Global call for climate-aligned budget allocations gains momentum

Vice President Angola  Esperança da Costa during the Africa Climate Summit day 3 Closing Ceremony. [Silas Otieno, Standard]

As the climate summit week draws to a close, the urgency of aligning budget allocations with countries' Nationally Determined Contributions (NDCs) has emerged as a key issue.

The NDCs, which represent nations' self-defined climate commitments under the Paris Agreement, serve as blueprints detailing their strategies for limiting global warming to 1.5°C, adapting to climate impacts, and securing the necessary financial resources to support these endeavours.

Kenya, among other nations, has exemplified this commitment by pledging to shoulder 21 per cent of its mitigation costs, amounting to a substantial UDS3,725 million, from domestic sources.

The remaining 79 percent totaling USD14,000 million, is contingent on international support. However, it is acknowledged that these estimated resource requirements remain subject to change due to evolving circumstances on the ground.

Dr. George Wamukoya, the Team Leader of AGNES (African Group of Negotiators for Climate Change), during the Afrcia XClimaet summit side event, emphasized the crucial connection between budget allocations and NDC implementation.

Dr Wamukoya underscored the pivotal role of parliaments in ensuring that financial resources align with the activities and actions outlined in a country's NDCs.

 He emphasized that parliamentary oversight holds the executive accountable for NDC implementation, thereby conveying a potent message about a nation's dedication to combating climate change.

Dr Wamukoya stated, "Parliamentary oversight is the linchpin of effective climate action, ensuring that allocated funds are judiciously employed."

Furthermore, he shed light on the indispensable role of parliamentarians in comprehending the vulnerabilities within their constituencies and ensuring that climate actions yield tangible benefits for local communities.

Professor Abubakar  Sulaiman, Director-General of the National Institute for Legislative and Democratic Studies (NILDS), emphasized the paramount importance of climate change legislation in realizing inclusive growth and sustainable development in West Africa.

He urged parliaments to assume a more proactive stance in enacting climate change legislation and stressed the necessity of passing climate acts to gain access to global climate funds.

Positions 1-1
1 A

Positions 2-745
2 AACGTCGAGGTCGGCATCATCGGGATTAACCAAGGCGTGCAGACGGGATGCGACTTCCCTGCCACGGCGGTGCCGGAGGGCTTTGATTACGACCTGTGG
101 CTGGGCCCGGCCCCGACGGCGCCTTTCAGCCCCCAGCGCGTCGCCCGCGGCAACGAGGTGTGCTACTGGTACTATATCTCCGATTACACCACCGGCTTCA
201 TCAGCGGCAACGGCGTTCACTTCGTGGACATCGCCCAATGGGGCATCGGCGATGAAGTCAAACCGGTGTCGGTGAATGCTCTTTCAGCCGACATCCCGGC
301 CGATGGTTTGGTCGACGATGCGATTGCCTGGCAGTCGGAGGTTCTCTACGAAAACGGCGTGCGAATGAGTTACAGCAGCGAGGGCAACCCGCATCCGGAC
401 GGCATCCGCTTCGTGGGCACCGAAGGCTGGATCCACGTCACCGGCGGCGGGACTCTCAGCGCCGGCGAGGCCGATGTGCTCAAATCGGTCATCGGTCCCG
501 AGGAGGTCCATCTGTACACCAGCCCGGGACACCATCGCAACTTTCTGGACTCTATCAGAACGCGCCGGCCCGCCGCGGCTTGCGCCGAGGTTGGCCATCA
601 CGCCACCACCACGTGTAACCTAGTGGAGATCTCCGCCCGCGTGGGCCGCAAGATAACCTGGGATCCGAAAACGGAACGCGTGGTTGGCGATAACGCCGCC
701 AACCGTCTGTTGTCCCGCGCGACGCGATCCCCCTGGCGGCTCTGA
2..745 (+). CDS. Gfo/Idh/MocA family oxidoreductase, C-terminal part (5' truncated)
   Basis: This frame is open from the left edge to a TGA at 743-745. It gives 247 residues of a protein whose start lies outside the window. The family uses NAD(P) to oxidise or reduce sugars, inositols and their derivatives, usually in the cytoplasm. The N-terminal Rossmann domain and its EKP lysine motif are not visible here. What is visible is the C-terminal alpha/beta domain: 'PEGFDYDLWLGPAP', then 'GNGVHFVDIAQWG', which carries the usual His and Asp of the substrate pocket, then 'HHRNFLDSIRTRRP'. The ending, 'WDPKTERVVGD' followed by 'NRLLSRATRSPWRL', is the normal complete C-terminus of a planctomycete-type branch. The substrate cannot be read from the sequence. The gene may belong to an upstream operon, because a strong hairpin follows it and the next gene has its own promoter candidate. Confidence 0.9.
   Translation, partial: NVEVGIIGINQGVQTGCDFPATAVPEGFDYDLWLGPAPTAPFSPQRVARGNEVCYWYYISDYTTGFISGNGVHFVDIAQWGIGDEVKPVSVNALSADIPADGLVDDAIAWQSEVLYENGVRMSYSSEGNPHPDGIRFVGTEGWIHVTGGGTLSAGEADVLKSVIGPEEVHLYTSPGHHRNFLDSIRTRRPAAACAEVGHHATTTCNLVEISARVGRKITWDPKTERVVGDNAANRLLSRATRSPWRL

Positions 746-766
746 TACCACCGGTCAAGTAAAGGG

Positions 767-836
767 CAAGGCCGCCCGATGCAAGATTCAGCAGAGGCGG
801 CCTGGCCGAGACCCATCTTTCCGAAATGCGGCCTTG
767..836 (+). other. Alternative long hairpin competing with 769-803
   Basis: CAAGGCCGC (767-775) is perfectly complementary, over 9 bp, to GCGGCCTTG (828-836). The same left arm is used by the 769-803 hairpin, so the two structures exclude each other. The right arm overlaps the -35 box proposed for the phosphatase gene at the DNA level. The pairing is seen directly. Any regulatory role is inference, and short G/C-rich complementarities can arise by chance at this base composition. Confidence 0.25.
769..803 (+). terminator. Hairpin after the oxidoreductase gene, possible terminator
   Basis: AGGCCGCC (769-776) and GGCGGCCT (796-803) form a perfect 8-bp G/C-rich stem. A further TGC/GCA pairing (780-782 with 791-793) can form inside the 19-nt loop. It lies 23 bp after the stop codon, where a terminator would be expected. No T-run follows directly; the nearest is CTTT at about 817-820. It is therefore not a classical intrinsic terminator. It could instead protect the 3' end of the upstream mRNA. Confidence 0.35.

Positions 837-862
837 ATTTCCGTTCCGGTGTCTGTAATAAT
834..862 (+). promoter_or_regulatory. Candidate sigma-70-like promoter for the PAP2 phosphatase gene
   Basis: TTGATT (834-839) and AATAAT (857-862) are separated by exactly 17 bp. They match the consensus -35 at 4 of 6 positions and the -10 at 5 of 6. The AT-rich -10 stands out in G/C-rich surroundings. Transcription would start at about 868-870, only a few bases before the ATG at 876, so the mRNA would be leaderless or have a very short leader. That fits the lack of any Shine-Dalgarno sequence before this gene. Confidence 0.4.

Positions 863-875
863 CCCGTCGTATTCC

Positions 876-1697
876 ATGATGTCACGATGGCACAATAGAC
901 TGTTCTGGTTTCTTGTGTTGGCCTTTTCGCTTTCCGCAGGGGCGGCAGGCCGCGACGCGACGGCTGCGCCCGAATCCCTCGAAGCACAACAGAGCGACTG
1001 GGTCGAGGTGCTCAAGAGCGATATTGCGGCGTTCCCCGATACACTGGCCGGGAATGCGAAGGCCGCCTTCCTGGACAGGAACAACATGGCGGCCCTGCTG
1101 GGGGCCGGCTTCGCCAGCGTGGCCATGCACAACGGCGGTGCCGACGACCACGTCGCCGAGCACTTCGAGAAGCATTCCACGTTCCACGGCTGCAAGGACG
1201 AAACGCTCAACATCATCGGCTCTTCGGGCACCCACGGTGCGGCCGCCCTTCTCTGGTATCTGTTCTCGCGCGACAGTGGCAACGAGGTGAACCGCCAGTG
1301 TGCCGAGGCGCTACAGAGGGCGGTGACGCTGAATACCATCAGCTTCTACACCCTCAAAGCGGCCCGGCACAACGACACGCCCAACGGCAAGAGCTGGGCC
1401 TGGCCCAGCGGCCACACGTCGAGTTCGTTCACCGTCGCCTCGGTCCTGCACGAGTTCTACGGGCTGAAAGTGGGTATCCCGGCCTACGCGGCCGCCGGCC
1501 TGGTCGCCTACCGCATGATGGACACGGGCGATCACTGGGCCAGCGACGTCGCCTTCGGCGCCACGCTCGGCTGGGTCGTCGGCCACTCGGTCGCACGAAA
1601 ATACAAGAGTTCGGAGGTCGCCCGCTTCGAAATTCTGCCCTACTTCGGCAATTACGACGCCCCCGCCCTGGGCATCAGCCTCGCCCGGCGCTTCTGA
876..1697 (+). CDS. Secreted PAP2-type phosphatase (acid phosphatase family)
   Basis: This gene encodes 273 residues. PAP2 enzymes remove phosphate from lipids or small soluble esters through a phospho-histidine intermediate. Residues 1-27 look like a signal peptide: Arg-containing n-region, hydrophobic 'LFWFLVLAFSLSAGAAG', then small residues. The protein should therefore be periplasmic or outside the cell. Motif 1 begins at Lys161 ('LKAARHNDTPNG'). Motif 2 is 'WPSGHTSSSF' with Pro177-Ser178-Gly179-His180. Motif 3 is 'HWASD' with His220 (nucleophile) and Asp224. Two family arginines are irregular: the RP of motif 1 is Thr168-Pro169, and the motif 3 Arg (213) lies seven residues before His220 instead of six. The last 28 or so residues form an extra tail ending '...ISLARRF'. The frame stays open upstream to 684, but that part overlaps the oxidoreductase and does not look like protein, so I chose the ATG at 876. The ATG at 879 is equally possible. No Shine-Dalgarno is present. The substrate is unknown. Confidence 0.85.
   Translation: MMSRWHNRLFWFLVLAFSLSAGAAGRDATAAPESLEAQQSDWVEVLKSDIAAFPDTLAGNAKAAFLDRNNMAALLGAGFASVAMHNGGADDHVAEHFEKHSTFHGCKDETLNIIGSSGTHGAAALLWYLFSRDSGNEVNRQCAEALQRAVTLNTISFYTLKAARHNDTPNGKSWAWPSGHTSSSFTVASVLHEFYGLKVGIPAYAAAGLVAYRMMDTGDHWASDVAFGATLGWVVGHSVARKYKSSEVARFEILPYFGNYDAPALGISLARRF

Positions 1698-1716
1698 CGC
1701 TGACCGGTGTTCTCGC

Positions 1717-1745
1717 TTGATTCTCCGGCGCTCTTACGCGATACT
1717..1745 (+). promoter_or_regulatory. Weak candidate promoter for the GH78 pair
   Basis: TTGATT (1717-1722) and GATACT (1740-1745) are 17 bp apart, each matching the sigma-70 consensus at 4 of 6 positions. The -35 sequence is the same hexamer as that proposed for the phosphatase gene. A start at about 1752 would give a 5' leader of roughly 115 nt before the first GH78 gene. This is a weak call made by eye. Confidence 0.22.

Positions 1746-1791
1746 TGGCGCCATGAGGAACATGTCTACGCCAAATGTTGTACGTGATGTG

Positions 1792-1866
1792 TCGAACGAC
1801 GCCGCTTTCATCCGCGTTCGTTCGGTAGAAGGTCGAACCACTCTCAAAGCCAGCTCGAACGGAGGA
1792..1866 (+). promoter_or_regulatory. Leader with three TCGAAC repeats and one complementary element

Professor Sulaiman also emphasized that while Africa has made strides in climate negotiations, West African nations must expedite the process of enacting climate change legislation.

He called for heightened engagement with parliaments to enrich legislators' understanding of climate change science, policy, and action, ultimately promoting good governance and climate justice.

Dr Wamukoya delivered a critique of the role of National Assemblies in advancing climate action.

 He reiterated the indispensable role of parliamentary oversight, capacity building, and regional cooperation in driving climate resilience and sustainability in Africa.

The global call for climate-aligned budget allocations resonates as a pivotal step towards addressing the pressing climate crisis, with parliaments playing a central role in ensuring that financial commitments translate into tangible climate action.

“As the world grapples with the challenges of climate change, the importance of robust climate legislation and effective parliamentary oversight becomes increasingly evident in shaping a sustainable future.” He said.

The event panellists included Professor Abubakar O. Sulaiman, Director-General of the National Institute for Legislative and Democratic Studies (NILDS), Fatoumata Dembélé, Head of the Urban Road and Sanitation Services Directorate of Bamako City Hall; and Dr Salisu Mohammed Dahiru, Director General and Chief Executive Officer of the National Council on Climate Change (NCCC).

They emphasised that legislation plays a critical role in establishing the legal framework for addressing climate change. It provides the necessary authority and structure to implement climate policies, regulations, and initiatives at local, regional, and national levels.